This sounds great right? Someone is there to save the day; to show you the way out of trouble. After all, there is nothing like order and routine to provide a person with a false sense of security about their ability to control their lives. That is the beauty of social order and organized religion. It suggests the false presence of answers and security in a world that is seriously lacking both.

However, The Hierophant is associated with the number 5 – a number of change, spontaneity and disorder. How is that possible? The energy associated with the number 5 is almost the antithesis of the Hierophant’s energy. When I was first learning the Tarot, I remember thinking this must be some kind of mistake. I was sure that someone, somewhere – long ago in history – accidently screwed up the numbers of the Major arcana.

But, as I thought more about the card and what it represented, I began to appreciate this apparent dichotomy. If you think about it, there is a significant down-side to the type of order the Hierophant represents. In a reading, the Hierophant can also signal restrictions in your life – the feeling of confinement that comes from having to live within the stricter rules of social order. The Hierophant can represent conformity for the sake of conformity, rather than for fulfilling the individuals’ needs. While some people thrive in this structured set up, others wilt. When operating from lower energies, The Hierophant can indicate a system that interferes with an individual’s ability to manifest his creative and Authentic self. This card can represent social order, restrictions or groups that are meant to elicit some type of authority over the individual and force them to act in a way society believes they should act.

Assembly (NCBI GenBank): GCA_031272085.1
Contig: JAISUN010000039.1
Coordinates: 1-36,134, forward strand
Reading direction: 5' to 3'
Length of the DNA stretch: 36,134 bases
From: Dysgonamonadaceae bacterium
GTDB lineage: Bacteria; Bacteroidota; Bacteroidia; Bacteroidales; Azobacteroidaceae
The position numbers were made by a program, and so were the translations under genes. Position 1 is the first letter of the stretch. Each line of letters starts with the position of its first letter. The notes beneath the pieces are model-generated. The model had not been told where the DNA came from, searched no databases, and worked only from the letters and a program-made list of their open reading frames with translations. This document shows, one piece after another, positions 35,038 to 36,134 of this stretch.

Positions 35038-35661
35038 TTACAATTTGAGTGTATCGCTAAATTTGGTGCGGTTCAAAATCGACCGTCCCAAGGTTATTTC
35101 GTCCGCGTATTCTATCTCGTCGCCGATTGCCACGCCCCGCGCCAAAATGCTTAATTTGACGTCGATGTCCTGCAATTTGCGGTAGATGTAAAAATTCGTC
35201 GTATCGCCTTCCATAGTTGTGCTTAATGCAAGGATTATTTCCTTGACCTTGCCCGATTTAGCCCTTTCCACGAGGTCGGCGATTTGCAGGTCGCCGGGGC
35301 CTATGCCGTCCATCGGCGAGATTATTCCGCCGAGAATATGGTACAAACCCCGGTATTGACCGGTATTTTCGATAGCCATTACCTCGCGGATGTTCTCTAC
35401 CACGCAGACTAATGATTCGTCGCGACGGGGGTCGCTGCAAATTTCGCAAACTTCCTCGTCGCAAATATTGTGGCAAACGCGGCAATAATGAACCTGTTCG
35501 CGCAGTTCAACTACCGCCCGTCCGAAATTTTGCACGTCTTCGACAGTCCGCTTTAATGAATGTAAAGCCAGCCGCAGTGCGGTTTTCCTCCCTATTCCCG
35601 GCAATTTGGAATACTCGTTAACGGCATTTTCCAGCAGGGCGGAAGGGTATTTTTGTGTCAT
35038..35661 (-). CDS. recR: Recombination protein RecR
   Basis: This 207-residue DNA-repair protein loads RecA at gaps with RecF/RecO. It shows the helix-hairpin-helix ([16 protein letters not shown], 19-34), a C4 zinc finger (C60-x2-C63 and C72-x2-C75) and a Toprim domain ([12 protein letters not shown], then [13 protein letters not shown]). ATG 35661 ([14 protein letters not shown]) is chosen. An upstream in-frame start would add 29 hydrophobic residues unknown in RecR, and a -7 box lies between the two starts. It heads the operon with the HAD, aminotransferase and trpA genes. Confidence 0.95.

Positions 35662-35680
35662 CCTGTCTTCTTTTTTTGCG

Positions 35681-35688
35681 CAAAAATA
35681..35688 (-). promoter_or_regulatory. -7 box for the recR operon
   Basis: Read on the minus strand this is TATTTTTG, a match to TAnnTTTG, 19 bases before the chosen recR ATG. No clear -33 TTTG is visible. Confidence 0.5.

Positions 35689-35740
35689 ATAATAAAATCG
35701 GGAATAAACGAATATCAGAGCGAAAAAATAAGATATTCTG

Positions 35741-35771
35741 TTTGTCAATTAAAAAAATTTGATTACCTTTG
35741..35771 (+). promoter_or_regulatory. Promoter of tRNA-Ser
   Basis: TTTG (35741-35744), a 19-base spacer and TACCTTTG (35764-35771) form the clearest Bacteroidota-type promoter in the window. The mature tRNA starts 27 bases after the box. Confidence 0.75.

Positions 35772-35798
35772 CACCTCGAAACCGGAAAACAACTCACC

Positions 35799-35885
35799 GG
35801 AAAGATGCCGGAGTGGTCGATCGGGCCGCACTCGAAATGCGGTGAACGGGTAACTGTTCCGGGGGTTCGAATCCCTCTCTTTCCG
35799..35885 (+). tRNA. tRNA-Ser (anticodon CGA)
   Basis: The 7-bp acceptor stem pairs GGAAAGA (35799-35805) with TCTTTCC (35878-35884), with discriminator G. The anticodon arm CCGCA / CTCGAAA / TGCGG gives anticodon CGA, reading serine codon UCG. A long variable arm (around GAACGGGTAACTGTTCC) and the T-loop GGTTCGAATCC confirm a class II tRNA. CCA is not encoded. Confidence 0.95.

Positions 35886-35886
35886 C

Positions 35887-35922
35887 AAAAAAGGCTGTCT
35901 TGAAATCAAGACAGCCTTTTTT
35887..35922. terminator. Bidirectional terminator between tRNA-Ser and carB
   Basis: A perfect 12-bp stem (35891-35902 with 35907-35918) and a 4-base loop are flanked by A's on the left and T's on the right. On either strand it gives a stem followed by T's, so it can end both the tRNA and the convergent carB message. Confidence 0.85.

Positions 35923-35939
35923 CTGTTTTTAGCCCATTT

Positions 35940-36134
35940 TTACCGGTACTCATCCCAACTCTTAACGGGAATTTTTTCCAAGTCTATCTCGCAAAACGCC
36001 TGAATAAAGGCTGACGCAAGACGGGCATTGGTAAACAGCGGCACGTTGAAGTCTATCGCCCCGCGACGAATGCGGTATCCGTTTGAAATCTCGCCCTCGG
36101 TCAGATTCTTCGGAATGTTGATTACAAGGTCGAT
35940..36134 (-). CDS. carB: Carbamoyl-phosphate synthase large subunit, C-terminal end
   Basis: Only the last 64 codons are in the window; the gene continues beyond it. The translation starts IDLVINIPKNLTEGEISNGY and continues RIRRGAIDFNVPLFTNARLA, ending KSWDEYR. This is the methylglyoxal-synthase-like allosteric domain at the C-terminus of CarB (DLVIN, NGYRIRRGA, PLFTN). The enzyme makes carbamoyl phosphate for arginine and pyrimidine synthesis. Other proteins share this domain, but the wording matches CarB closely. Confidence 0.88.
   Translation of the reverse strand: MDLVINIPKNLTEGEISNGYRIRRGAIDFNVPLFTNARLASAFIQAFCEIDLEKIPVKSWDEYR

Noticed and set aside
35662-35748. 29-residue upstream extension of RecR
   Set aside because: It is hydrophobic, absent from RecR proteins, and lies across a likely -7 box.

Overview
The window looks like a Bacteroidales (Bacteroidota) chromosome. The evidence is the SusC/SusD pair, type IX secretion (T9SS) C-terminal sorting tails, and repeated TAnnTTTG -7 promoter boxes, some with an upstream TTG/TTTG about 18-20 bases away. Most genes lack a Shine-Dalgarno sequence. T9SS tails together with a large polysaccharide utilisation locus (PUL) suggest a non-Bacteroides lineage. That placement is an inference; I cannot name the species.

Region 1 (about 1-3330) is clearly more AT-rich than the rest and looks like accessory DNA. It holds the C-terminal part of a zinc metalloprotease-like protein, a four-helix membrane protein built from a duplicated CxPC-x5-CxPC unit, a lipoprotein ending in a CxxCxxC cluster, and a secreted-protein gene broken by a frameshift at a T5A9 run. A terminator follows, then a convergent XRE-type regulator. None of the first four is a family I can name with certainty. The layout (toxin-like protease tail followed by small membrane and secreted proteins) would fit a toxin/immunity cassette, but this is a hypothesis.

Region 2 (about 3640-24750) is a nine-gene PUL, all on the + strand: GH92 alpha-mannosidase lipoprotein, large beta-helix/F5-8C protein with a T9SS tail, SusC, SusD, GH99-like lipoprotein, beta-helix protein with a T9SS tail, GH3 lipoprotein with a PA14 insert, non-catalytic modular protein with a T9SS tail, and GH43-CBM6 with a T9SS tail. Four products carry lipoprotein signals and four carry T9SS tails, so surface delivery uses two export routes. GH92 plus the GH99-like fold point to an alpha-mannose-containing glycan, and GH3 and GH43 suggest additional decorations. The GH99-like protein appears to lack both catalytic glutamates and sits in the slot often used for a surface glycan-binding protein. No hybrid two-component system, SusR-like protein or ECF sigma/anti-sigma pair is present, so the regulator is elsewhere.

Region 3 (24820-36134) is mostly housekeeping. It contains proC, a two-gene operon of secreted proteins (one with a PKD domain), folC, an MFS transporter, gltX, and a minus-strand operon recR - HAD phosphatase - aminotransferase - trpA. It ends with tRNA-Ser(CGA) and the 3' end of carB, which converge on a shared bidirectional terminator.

Therein lies the challenge of interpreting this card. As with any structured unit – parents, educational systems, governments, churches – it is a fine line between nurturing growth and fighting for control. We must be careful to not obsess about the need to maintain order. If we prioritize the preservation of the very thing we created to advance ourselves, it will limit and eventually destroy us. By clinging to structure for the sake of structure, we will become like a stagnant pool of water that eventually recedes and dies.